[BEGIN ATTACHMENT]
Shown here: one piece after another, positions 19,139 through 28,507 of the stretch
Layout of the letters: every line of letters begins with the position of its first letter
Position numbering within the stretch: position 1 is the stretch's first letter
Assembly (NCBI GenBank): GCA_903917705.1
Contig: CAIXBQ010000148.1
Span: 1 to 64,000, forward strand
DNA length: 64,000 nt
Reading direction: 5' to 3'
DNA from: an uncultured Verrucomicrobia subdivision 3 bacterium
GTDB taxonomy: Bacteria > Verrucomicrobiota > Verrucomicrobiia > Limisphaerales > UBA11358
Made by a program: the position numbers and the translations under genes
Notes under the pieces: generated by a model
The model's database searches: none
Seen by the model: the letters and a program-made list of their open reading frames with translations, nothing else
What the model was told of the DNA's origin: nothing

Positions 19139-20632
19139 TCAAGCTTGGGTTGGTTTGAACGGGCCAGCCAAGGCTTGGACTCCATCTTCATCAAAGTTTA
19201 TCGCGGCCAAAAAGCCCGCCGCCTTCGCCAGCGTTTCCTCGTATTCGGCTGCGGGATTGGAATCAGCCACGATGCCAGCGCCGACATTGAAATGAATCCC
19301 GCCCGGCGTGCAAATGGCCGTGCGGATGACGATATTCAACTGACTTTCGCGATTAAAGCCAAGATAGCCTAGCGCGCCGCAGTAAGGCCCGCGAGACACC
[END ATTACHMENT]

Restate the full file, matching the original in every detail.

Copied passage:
Shown here: one piece after another, positions 19,139 through 28,507 of the stretch
Layout of the letters: every line of letters begins with the position of its first letter
Position numbering within the stretch: position 1 is the stretch's first letter
Assembly (NCBI GenBank): GCA_903917705.1
Contig: CAIXBQ010000148.1
Span: 1 to 64,000, forward strand
DNA length: 64,000 nt
Reading direction: 5' to 3'
DNA from: an uncultured Verrucomicrobia subdivision 3 bacterium
GTDB taxonomy: Bacteria > Verrucomicrobiota > Verrucomicrobiia > Limisphaerales > UBA11358
Made by a program: the position numbers and the translations under genes
Notes under the pieces: generated by a model
The model's database searches: none
Seen by the model: the letters and a program-made list of their open reading frames with translations, nothing else
What the model was told of the DNA's origin: nothing

Positions 19139-20632
19139 TCAAGCTTGGGTTGGTTTGAACGGGCCAGCCAAGGCTTGGACTCCATCTTCATCAAAGTTTA
19201 TCGCGGCCAAAAAGCCCGCCGCCTTCGCCAGCGTTTCCTCGTATTCGGCTGCGGGATTGGAATCAGCCACGATGCCAGCGCCGACATTGAAATGAATCCC
19301 GCCCGGCGTGCAAATGGCCGTGCGGATGACGATATTCAACTGACTTTCGCGATTAAAGCCAAGATAGCCTAGCGCGCCGCAGTAAGGCCCGCGAGACACC